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Hello, I am kind of new to programming, I've just completed a course in Visual Basic but I'm in high school and we didn't get too complex. But I was wondering what languages I should be learning if I wanted to make this into a career. Next year I will be taking an AP course in Java but I wanted to know what other languages are commonly used in game development. Also, if you could recommend any books that would be helpful in learning those languages that would be greatly appreciated.

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Learn x86 assembly :)

Um.. C++ is the de-facto for game programming. I myself use C# but I don't think any professional companies are using C# to write games (yet anyway).

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Quote:
Original post by Dreq
I myself use C# but I don't think any professional companies are using C# to write games (yet anyway).


My understanding is that C# is gaining ground, and that is being used somewhat widely for making tools for professional projects.

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If you want to make this into a career, C++ is most likely the better choice. Not necessarily as the first language though. C++ is also the industry standard.

Some languages i've seen people been using a lot:
Java
Python
C/C++
C#
Blitz Basic

Probably forgot some languages, but that's some of the common ones people use to mention.

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x86 assembly is basically human readable machine code.. does this kind of code look famailiar:

push ax
mov ax, [bx]
mov bx, ax
pop ax


Thats basically what assembly looks like. Even though I am COMPLETLY alone in this.. I still say x86 is the best language to learn FIRST, because it is very close to how a pc actuially works. You don't have classes and functions and all these high level things. Instead you pretty much do everything yourself. And if you understand how a pc works, you can write better, more efficient code. After I learned x86 assembly, I started doing things like bitshifting instead of dividing/multiplying by power-of-two numbers (Real handy with 2d tile based games). But again, I seem to be the only one who thinks this way.

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If you're serious about it then this might help to you. One thing to note if you have no programming experience whats so ever don't try to run before you haven't learned to walk meaning don't expect to be programming games straight away besides you're young and you have a life time there is no need to rush it.

Quote:
Original post by Dreq
I still say x86 is the best language to learn FIRST, because it is very close to how a pc actuially works. You don't have classes and functions and all these high level things. Instead you pretty much do everything yourself. And if you understand how a pc works, you can write better, more efficient code. After I learned x86 assembly, I started doing things like bitshifting instead of dividing/multiplying by power-of-two numbers (Real handy with 2d tile based games).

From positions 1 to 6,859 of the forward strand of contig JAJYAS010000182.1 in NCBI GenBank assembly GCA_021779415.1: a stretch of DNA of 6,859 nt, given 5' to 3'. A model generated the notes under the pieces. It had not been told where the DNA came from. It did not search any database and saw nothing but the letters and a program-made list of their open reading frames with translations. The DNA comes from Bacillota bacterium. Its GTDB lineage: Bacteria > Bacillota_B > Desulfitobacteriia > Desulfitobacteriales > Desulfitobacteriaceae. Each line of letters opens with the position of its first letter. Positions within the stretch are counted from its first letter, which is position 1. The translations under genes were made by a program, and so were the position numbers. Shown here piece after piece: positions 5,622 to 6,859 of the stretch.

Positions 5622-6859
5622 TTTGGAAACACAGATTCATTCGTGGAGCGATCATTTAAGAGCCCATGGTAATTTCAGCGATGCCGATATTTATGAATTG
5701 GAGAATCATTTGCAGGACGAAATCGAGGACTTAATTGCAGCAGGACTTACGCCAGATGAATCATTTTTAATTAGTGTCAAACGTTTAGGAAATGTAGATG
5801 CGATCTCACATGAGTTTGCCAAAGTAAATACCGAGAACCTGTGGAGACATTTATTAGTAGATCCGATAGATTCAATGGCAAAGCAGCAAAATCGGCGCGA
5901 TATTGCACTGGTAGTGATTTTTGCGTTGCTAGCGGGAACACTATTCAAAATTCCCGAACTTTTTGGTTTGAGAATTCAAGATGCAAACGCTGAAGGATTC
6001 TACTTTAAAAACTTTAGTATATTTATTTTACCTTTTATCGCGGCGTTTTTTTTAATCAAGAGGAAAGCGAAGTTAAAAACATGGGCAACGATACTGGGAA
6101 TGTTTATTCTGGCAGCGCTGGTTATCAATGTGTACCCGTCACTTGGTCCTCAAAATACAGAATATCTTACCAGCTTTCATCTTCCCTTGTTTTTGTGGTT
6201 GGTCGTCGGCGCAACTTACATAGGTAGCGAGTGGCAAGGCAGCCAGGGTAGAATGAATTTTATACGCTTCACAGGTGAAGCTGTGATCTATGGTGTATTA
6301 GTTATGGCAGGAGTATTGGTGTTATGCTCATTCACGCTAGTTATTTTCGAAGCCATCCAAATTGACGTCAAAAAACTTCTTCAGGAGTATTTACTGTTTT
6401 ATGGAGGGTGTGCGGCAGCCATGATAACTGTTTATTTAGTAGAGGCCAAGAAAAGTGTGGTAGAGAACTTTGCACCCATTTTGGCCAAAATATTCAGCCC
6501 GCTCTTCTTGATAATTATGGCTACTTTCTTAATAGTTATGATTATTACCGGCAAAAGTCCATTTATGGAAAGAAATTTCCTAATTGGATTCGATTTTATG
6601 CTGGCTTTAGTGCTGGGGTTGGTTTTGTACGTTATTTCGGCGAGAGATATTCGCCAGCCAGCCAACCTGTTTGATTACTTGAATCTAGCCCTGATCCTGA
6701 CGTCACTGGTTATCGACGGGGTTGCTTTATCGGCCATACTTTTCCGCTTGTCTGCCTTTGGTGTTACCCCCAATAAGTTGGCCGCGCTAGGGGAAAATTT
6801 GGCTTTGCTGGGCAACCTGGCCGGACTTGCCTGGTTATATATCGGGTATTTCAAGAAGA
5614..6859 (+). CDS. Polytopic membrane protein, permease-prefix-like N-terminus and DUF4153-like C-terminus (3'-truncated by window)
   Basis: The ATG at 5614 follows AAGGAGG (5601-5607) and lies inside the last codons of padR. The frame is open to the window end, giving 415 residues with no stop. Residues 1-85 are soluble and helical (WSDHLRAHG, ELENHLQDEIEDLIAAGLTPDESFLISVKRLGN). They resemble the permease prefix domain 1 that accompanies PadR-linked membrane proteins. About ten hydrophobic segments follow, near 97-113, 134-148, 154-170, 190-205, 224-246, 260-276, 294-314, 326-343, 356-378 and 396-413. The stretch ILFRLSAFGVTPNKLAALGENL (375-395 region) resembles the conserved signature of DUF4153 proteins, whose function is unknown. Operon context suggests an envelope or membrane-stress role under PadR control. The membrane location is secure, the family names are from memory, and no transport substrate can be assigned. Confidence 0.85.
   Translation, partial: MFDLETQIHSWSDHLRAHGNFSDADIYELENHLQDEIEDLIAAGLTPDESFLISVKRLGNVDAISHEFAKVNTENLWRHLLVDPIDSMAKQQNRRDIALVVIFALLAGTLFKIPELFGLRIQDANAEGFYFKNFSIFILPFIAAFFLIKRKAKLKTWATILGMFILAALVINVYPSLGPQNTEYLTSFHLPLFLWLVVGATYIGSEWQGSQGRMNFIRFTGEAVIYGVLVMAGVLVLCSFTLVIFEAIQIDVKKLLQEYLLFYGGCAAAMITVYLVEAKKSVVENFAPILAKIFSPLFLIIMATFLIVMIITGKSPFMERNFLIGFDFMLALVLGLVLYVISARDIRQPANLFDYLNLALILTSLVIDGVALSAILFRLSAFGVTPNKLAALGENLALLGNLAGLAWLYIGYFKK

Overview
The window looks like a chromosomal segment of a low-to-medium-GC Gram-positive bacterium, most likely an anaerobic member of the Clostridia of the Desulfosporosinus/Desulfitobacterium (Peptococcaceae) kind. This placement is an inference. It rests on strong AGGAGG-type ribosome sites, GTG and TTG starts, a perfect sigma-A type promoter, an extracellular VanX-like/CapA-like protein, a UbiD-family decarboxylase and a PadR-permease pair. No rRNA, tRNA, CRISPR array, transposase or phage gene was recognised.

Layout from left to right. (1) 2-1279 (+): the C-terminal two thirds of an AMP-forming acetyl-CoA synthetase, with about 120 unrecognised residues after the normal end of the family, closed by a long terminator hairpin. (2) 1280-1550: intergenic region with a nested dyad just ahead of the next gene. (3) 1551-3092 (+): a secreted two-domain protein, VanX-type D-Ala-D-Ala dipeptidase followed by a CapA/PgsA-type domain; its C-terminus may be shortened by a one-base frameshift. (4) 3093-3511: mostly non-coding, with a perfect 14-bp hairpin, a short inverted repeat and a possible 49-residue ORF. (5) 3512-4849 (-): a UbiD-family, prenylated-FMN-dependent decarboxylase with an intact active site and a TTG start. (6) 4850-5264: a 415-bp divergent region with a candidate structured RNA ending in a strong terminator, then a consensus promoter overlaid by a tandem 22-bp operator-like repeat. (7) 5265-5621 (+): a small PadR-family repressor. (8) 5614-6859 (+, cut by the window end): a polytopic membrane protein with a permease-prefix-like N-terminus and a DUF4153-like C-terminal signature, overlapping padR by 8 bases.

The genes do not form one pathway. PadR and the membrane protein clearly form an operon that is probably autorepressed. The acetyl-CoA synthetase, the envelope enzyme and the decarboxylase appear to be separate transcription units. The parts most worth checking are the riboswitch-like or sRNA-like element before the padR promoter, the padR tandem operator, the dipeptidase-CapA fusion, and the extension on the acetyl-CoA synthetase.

.


That is the most absurd advice i've ever read. If he/she learns assembly first she/he wont learn how to problem solve (and learn it using a variety of programming concept) properly, she/he wont learn how to design large programs and design them good, she/he wont be exposed to any form of programming abstractions and no i don't mean just "OO".

Also you do not need to program in assembly to learn about computer architecture.

Quote:
Original post by Dreq
But again, I seem to be the only one who thinks this way.


For good reasons.

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snk_kid, avoid chances to start flamewars like that. There are good reasons to learn assembly, but that doesn't really matter right now anyway.

Anyway, you shouldn't start with assembly since it won't help you with anything when learning, and as far as I know, regarding the game industry assembly is passe, they used to use it but now the game industry uses C++ I suppose.

Aside from that you should also learn Python and/or Lua, since modern games rely heavily on scripting.

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Quote:
Original post by snk_kidThat is the most absurd advice i've ever read. If he/she learns assembly first she/he wont learn how to problem solve (and learn it using a variety of programming concept) properly, she/he wont learn how to design large programs and design them good, she/he wont be exposed to any form of programming abstractions and no i don't mean just "OO".


"Wont learn how to problem solve":
Oh so assembly has absolutely no problem solving at all?

"she/he wont learn how to design large programs and design them good":
And visual basic is supposed to be better?

"she/he wont be exposed to any form of programming abstractions and no i don't mean just "OO""
Thats kind of the point...

And, I close with the following passage:
dcl_2d s0
dcl t0.xy
texld r1, t0, s0
mov oC0, r1


Know what that is? A pixel shader program. Huzaaa.

[edit]
And thanks for the negative raiting!

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